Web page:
Every Friday morning, I receive a digest of blog posts from Linkedin. I don't know that I ever asked for it. The first time it came, I thought I would change my preferences and get off the mailing list, but I rarely log into Linkedin, so the digest kept coming. Every Friday.
Sometimes one or two of the posts featured are interesting, but most of the time, I feel like they come from another planet. I don't usually read much of the digest and just delete the email each week, always thinking, next time I log in, I'm getting rid of this piece of spam.
Every once in a while, though, one blog post will hit me. Hard. Every once in a while, someone who writes for Linkedin grabs my attention and holds it throughout the day, sometimes all weekend long and sometimes beyond.
Nicholas Thompson is one of those. He recently wrote about complex storytelling. The title of his blog post, Why Complex Storytelling Is Thriving In Our Digital Age, really caught my attention because I'm a writer. More than a cyclist or crocheter or photographer or designer, I am and always have wanted to be a writer.
I've been discouraged from time to time because it seems reading is falling by the wayside. It seems society in general is moving toward "like" buttons and "lol" or other acronyms. I have often felt the world is falling into a pit of darkness by being obsessed with shorter, concise snippets instead of deeply communicating or reading.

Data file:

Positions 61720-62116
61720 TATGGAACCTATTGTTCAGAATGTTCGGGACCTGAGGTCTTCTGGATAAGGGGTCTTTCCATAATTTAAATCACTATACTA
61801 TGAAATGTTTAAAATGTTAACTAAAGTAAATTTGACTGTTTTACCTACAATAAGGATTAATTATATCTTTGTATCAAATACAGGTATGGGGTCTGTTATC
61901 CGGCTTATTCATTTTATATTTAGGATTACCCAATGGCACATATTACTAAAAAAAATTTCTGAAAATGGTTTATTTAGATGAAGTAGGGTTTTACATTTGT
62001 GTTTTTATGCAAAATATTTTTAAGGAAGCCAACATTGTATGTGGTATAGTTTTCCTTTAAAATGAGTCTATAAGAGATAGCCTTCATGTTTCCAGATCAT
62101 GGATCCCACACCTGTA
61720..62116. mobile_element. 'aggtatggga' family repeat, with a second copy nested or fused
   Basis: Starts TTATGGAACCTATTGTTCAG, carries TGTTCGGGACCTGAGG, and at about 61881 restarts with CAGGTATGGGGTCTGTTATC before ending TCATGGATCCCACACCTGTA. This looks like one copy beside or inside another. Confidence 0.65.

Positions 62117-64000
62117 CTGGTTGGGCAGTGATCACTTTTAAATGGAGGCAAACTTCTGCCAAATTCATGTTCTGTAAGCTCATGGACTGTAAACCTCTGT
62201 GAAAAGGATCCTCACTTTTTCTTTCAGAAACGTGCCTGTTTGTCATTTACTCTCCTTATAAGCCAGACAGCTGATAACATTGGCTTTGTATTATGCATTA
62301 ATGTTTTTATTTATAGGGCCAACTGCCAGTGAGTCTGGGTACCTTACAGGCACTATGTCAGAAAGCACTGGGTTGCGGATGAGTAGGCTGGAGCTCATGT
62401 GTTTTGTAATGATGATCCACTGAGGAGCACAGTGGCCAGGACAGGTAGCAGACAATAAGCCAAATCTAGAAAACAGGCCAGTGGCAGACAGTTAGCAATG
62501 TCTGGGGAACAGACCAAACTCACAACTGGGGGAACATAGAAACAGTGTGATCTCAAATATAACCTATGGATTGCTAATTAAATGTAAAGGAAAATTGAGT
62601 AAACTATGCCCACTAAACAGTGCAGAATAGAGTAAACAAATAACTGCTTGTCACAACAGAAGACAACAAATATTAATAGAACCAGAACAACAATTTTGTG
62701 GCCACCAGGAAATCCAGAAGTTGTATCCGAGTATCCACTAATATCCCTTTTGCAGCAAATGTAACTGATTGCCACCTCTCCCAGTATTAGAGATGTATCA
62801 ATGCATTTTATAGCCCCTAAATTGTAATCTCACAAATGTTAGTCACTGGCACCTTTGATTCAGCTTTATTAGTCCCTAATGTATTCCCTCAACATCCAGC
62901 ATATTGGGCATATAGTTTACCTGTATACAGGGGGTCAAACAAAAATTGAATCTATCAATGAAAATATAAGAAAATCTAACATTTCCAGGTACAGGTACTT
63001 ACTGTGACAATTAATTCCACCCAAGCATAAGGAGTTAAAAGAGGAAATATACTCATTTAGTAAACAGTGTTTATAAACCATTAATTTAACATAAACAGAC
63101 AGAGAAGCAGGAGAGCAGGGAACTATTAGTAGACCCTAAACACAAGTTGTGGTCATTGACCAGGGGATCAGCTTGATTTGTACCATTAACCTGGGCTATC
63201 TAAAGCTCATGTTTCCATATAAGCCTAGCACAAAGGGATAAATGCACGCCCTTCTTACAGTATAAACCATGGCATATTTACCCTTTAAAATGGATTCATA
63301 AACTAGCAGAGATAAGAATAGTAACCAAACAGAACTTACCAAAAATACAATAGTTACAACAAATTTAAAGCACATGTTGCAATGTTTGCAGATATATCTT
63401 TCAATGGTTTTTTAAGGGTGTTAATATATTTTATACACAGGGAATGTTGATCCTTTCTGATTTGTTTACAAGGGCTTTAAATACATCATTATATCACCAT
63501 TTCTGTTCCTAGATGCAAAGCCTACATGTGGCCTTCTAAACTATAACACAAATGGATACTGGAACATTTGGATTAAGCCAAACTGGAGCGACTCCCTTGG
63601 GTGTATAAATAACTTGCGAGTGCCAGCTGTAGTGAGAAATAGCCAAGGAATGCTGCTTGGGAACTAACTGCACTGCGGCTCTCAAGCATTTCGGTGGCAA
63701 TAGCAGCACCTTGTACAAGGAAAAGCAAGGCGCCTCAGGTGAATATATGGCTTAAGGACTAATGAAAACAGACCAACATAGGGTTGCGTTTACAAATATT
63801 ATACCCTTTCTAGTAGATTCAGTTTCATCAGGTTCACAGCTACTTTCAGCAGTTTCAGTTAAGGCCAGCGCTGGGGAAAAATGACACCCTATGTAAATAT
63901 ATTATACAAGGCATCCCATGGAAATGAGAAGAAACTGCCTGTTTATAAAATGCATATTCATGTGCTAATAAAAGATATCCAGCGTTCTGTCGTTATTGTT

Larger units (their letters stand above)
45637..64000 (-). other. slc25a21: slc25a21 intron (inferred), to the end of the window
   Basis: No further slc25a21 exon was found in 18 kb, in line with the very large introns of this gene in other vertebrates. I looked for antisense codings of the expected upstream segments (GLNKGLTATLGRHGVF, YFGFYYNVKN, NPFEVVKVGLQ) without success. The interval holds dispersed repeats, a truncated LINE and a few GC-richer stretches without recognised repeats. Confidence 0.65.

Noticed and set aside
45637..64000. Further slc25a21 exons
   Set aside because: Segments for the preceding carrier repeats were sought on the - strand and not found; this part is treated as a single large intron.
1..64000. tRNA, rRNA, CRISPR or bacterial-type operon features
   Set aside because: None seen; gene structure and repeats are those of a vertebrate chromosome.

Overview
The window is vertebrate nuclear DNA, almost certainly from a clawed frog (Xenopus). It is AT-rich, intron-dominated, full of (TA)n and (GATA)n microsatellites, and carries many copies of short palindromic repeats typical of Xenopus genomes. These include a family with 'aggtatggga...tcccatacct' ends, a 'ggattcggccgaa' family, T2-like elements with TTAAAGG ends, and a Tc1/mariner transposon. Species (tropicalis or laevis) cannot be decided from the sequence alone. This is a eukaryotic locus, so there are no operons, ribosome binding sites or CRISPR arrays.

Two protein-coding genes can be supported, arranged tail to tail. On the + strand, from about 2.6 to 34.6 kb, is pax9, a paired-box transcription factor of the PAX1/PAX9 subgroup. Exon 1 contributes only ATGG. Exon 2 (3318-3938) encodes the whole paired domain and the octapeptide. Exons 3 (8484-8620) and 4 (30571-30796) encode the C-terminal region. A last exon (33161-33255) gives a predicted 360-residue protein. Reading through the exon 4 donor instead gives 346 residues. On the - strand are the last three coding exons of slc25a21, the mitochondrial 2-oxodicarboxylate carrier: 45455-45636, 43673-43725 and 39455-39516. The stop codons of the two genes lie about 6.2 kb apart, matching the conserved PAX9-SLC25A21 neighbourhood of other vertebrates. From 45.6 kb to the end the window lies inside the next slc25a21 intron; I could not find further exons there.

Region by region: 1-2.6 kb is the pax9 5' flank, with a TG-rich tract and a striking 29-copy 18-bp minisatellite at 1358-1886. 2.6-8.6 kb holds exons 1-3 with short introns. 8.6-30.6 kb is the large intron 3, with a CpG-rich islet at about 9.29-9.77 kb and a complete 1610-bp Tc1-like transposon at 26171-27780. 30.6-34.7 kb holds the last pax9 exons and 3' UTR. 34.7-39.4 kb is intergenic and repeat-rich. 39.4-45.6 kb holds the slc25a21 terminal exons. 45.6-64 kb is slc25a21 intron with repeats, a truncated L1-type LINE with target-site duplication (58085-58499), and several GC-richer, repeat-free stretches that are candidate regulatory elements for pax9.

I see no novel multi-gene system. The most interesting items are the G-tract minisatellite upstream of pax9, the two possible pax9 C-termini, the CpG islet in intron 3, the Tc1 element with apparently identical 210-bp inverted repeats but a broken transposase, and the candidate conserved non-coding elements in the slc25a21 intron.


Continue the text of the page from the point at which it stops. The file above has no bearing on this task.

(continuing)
Reading, to me, is like taking a vacation. Reading not only allows me to learn, but often thrusts me into places I may not ever see, experiences I may never encounter, dreams for which I can only long. To me, when people stop reading, they stop dreaming, and they stop wishing for or working toward something better.
So I was utterly thrilled to read Nicholas Thompson's take on storytelling. It gave me hope. It made me believe all is not lost.
After reading and contemplating the blog post for a few minutes, I grabbed a water pitcher and went to the kitchen to fill it so I could water the plants of one of my bosses as instructed while he is away at a seminar. In the kitchen, several of my co-workers were gathered around my good friend Mike, whom we often hike with, listening with marked enthusiasm to his "Ladybug Diary". Last summer during his anniversary trip to Hawaii with his wife, they were hiking along a volcanic trail, desolate except for three bushes and covered with the mists of the rainy season when suddenly the clouds began to lift, exposing the cones and craters of an eruptive past. As Mike and Kim marveled at the landscape, a ladybug landed on his arm.
One day while he was driving in the concrete canyons of downtown Denver on a hot day, he characteristically had the window open and his elbow leaning out. And a ladybug landed right on it!
Now, to add to his compendium, as he was taking down his outdoor Christmas wreath on a 7-degree day, he found a live ladybug beneath the pine boughs. He coaxed the tiny being onto his arm and deposited it on an indoor plant.
I watched my bedazzled co-workers, who were caught up in the marvelous story.
No, storytelling has not died. Nosiree! It's alive and well as a tiny little ladybug on a very cold day!